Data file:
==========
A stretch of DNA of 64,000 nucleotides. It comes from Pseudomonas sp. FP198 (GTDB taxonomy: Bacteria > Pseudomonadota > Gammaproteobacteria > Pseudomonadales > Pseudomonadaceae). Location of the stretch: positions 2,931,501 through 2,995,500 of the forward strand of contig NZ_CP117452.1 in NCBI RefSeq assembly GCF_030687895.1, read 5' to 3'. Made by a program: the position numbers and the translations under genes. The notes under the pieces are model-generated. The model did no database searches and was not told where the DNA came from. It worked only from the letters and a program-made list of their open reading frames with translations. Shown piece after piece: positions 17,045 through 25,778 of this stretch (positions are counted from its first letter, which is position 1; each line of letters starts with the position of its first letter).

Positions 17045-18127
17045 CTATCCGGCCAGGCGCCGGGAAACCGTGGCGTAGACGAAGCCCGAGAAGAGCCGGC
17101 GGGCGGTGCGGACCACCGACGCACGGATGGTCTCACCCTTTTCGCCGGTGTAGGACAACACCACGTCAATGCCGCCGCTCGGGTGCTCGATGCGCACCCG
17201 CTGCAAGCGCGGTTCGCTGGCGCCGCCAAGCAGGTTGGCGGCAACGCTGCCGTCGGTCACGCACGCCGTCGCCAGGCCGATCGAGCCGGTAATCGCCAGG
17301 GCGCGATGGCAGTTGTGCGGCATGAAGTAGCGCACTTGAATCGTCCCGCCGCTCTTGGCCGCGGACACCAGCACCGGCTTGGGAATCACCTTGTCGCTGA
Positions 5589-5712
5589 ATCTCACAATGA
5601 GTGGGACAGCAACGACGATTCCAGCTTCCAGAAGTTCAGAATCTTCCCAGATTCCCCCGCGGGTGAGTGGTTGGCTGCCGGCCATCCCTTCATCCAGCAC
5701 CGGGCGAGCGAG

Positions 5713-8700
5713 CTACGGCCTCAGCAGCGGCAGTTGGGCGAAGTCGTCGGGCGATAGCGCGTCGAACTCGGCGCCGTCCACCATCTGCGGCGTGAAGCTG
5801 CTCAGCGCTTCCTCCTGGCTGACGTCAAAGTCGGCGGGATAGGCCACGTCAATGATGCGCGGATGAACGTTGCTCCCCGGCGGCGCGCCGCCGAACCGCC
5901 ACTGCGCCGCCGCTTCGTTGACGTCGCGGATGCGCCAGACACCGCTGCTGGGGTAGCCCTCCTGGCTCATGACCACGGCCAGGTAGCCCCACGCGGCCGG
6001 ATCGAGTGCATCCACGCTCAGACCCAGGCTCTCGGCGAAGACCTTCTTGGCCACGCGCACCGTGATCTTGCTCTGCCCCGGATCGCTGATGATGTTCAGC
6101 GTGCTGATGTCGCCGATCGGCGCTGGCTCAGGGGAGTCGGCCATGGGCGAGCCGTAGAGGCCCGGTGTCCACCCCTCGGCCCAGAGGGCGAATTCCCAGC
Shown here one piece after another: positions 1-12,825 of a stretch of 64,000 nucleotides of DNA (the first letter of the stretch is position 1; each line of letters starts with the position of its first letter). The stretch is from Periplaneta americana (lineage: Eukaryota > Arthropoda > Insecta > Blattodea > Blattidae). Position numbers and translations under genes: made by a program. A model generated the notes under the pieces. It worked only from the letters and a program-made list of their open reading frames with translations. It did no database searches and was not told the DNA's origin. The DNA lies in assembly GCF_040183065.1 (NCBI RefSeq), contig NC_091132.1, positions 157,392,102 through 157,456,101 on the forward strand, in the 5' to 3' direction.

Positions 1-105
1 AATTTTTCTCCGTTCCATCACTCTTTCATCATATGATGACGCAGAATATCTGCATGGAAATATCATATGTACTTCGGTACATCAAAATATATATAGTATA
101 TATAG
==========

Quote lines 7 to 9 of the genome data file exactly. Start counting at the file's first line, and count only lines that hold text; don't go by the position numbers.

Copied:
Positions 5589-5712
5589 ATCTCACAATGA
5601 GTGGGACAGCAACGACGATTCCAGCTTCCAGAAGTTCAGAATCTTCCCAGATTCCCCCGCGGGTGAGTGGTTGGCTGCCGGCCATCCCTTCATCCAGCAC